Friday, July 26, 2013

Sound Inpatient’s Unsound Practices
Lead to $14.5 Million Settlement

On July 3, 2013, the United States Department of Justice announced Sound Inpatient Physicians, Inc. will pay $14.5 million dollars to settle allegations that it over-billed Medicare and other federal health care programs. The Washington-based company employs more than 700 hospitalists and post-acute physicians in facilities in twenty-two states.

Under the whistleblower provisions of the False Claims Act, a former Sound Inpatient regional manager alleged the company was submitting evaluation and management (“E/M”) claims for reimbursement that were unsupported by medical documentation. The government then intervened; no surprise, considering that since January 2009, the Justice Department has recovered a total of more than $14.7 billion through False Claims Act cases.

Hospitalists are physicians who provide care exclusively to hospital inpatients and have no office or outpatient practice. They bill for their professional patient EM services through the use of Current Procedural Terminology (“CPT”) codes.  The Medicare Act’s medical necessity requirements specify that E/M services must be coded at the lowest level necessary and, further, that hospitalists should have documentation to support the code used for the service billed. When improper codes are accompanied by lack of documentation, impropriety is often suspected. When a provider knowingly or recklessly bills federal payers for services unsupported by adequate documentation, a practice known as “upcoding,” a False Claims Act violation can be alleged.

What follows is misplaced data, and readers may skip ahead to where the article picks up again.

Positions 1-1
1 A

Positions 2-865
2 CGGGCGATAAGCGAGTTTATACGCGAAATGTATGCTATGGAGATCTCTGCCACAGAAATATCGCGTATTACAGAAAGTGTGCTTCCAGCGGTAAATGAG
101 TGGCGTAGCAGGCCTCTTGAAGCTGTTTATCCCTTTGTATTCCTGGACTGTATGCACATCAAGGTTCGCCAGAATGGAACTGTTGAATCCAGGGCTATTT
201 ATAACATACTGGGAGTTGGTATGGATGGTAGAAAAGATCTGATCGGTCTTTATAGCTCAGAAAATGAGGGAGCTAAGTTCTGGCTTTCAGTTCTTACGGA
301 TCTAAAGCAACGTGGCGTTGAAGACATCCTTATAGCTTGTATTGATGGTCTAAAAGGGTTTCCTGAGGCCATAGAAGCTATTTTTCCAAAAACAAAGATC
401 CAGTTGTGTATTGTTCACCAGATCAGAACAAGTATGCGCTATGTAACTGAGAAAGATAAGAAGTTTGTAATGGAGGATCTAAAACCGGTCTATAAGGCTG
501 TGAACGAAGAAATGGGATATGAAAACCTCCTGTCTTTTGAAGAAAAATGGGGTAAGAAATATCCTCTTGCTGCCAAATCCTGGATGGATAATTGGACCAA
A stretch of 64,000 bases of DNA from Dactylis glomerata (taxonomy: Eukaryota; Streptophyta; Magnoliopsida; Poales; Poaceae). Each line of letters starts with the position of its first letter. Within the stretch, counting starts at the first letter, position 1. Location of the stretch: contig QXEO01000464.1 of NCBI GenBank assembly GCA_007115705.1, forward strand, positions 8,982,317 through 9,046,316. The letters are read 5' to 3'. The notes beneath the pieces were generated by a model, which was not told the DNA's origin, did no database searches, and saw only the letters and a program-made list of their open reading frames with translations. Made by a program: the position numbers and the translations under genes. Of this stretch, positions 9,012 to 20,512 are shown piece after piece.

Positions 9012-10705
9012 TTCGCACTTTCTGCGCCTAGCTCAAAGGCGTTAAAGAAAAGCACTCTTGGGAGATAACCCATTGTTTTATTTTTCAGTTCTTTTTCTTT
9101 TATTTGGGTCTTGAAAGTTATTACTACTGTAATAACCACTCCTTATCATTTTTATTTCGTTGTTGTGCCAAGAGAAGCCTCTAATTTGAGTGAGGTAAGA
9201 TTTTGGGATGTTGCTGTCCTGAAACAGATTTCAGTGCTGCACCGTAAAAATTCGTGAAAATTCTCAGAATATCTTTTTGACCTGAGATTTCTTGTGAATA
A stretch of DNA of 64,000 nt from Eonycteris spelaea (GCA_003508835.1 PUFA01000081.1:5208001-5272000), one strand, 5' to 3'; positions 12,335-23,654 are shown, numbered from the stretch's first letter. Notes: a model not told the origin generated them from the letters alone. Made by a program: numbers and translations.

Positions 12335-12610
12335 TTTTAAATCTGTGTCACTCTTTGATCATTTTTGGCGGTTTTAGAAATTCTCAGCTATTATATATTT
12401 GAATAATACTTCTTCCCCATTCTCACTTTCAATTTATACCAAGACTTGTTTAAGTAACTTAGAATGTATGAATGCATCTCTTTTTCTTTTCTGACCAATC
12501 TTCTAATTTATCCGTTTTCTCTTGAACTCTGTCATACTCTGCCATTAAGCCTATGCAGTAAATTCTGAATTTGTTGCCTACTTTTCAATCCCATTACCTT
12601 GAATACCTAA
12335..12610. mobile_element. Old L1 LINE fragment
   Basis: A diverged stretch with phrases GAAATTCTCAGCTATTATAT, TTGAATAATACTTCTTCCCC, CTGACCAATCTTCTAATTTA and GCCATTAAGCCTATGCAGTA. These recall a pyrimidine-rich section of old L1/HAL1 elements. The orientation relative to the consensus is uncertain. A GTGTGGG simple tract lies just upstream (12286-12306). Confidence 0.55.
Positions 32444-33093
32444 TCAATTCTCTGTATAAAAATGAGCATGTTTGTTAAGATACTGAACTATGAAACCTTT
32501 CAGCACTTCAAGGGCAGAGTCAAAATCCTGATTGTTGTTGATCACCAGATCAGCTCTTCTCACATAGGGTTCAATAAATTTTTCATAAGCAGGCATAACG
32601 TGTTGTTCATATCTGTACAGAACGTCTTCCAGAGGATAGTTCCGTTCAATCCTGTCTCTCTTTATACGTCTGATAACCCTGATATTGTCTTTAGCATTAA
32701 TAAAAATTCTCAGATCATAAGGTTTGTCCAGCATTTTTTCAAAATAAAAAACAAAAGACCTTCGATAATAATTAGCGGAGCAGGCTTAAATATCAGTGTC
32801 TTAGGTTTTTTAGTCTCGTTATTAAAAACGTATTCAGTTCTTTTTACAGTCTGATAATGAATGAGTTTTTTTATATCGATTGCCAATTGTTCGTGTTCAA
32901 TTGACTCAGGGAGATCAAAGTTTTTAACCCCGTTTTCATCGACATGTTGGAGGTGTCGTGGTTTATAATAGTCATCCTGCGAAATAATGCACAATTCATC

In the case of Sound Inpatient, it was alleged that between 2004 and 2012, Sound Physicians knowingly submitted to federal health benefits programs inflated claims on behalf of its hospitalist employees for higher and more expensive levels of service than those actually delivered as documented in the patient record. Safeguards to protect against upcoding, such as auditing and training systems, were allegedly not implemented by Sound Inpatient. In fact, there was no coding department or trained experts to review coding at all; instead, the hospitalists were left to perform their own coding with allegedly insufficient training. Even after internal audits revealed remarkably high upcoding error rates (57-94%), the company failed to take corrective action.

The $14.5 million dollar settlement illustrates the importance of compliance programs. These programs should be mandatory for all Medicare and Medicaid providers, and include training, internal audits, and preventive measures against upcoding. When improper billing is identified, providers are required to report and reimburse healthcare programs for any overpayments received within 60 days. Improper billing practices and inadequate documentation can lead to False Claims Act liability and leave providers on unsound footing.

Lisa English Hinkle
lhinkle@mmlk.com
McBrayer, McGinnis, Leslie & Kirkland, PLLC
Lexington, Kentucky

Molly Nicol Lewis
mlewis@mmlk.com
McBrayer, McGinnis, Leslie & Kirkland, PLLC
Lexington, Kentucky

No comments:

Post a Comment